Taylor: “I don’t remember where I [was] either, but I know I’m so excited to be able to go back to work and explore this character and work with my cast mates for another chunk of time. I feel really privileged. This is a really fun experience.”

Q: How did the Regina Spektor theme song come about?

Jenji: “I begged her to write a song and she said yes. I am a huge, huge Regina Spektor fan. I think she’s a genius and just a lovely soul, and I wanted her voice on it. And she agreed, which is just the coolest thing ever and knocked it out of the park.”

Q: Do you think that you’d keep the theme song going into season two?  

Jenji: “I’d love to.”

Q: Is there any particular prison that you based the production design on more than any other and did you – did you visit Danbury?  

Jenji: “We did not visit Danbury, we went to Chino. But Michael Shaw, our genius production designer, did his own research and really created that world, physically. He’s just great at what he does and I think part of my job is to let really talented people do what they do and so I have to give credit to him and his team.”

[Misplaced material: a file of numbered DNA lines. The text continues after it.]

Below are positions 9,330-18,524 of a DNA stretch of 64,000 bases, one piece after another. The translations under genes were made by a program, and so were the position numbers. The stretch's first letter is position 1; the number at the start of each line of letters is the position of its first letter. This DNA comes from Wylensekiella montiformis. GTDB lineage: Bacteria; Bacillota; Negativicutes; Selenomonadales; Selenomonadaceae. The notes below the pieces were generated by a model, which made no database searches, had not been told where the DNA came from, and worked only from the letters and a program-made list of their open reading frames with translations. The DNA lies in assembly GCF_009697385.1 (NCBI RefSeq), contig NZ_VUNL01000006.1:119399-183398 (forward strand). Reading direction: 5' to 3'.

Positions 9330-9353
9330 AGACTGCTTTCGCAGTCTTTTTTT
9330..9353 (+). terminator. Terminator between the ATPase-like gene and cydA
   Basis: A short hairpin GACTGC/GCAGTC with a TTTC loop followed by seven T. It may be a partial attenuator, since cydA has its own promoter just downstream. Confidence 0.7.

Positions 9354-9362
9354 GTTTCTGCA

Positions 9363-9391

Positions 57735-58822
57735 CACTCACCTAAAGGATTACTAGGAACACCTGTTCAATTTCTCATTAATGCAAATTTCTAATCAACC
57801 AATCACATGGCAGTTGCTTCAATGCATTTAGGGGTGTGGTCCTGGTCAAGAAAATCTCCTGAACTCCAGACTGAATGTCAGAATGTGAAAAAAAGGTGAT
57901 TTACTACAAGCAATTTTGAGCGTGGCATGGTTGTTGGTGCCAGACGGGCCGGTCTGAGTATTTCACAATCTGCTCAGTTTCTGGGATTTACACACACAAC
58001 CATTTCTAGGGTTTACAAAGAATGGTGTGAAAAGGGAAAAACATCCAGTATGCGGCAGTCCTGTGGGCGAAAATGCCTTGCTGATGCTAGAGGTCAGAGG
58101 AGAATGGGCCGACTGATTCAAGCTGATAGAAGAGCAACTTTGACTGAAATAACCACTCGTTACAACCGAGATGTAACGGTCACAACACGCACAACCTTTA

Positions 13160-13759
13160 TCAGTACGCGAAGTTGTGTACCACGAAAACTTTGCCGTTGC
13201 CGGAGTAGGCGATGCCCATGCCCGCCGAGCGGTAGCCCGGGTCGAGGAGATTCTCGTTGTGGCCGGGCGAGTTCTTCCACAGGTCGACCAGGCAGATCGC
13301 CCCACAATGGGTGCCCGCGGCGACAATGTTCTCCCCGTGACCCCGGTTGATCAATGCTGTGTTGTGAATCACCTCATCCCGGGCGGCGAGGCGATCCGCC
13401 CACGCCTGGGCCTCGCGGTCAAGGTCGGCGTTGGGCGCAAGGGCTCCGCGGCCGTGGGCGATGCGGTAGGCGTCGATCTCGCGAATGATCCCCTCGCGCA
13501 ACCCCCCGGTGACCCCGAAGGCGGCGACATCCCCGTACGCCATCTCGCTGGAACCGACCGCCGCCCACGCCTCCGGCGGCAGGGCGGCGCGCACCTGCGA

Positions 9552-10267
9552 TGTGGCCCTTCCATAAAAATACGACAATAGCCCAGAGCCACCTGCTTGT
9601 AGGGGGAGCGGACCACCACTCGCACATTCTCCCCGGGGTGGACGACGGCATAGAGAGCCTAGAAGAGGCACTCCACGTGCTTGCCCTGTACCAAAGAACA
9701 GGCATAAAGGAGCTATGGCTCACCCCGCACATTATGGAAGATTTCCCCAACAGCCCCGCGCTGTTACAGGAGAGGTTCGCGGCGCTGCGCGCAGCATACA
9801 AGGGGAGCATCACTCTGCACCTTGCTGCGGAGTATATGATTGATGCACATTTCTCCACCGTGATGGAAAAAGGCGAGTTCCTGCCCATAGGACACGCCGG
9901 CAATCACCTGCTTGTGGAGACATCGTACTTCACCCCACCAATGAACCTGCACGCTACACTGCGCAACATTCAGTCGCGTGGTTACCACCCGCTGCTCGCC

Q: So many shows nowadays are just going with the one title cards shot. Do you think it’s important to have a memorable opening credit sequence to connect with the audiences? 

Jenji: “I like an opening credit sequence. It sort of sets up the audience and let’s them settle in and get ready for the show. I’m also really proud of this opening sequence that we did with the Thomas Cop group and with Regina’s song. All the women in the opening title sequence are former inmates and I just – I love the phases and I’m really proud of it and I think it’s great.”

All 13 episodes of Orange is the New Black will be available on Netflix at 12:01 am PT, Thursday July 11th.

Edited for space and content.